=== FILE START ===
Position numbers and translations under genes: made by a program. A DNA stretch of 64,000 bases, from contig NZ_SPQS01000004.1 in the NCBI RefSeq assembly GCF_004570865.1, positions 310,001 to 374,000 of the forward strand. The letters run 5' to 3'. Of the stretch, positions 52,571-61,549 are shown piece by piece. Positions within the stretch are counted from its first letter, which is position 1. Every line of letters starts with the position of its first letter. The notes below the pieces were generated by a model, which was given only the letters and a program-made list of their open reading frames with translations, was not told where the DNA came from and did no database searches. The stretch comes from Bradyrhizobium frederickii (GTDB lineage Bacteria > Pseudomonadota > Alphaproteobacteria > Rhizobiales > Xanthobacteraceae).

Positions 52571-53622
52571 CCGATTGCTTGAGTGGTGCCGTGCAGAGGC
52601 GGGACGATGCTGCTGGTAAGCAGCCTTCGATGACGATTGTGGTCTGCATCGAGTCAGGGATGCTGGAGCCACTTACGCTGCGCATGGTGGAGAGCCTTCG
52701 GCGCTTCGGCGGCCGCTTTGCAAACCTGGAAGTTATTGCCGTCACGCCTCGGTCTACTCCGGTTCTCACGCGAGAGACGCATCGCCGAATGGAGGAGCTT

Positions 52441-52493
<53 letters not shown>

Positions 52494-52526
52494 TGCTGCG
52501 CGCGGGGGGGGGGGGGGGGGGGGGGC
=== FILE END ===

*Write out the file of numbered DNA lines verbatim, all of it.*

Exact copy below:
Position numbers and translations under genes: made by a program. A DNA stretch of 64,000 bases, from contig NZ_SPQS01000004.1 in the NCBI RefSeq assembly GCF_004570865.1, positions 310,001 to 374,000 of the forward strand. The letters run 5' to 3'. Of the stretch, positions 52,571-61,549 are shown piece by piece. Positions within the stretch are counted from its first letter, which is position 1. Every line of letters starts with the position of its first letter. The notes below the pieces were generated by a model, which was given only the letters and a program-made list of their open reading frames with translations, was not told where the DNA came from and did no database searches. The stretch comes from Bradyrhizobium frederickii (GTDB lineage Bacteria > Pseudomonadota > Alphaproteobacteria > Rhizobiales > Xanthobacteraceae).

Positions 52571-53622
52571 CCGATTGCTTGAGTGGTGCCGTGCAGAGGC
52601 GGGACGATGCTGCTGGTAAGCAGCCTTCGATGACGATTGTGGTCTGCATCGAGTCAGGGATGCTGGAGCCACTTACGCTGCGCATGGTGGAGAGCCTTCG
52701 GCGCTTCGGCGGCCGCTTTGCAAACCTGGAAGTTATTGCCGTCACGCCTCGGTCTACTCCGGTTCTCACGCGAGAGACGCATCGCCGAATGGAGGAGCTT

Positions 52441-52493
<53 letters not shown>

Positions 52494-52526
52494 TGCTGCG
52501 CGCGGGGGGGGGGGGGGGGGGGGGGC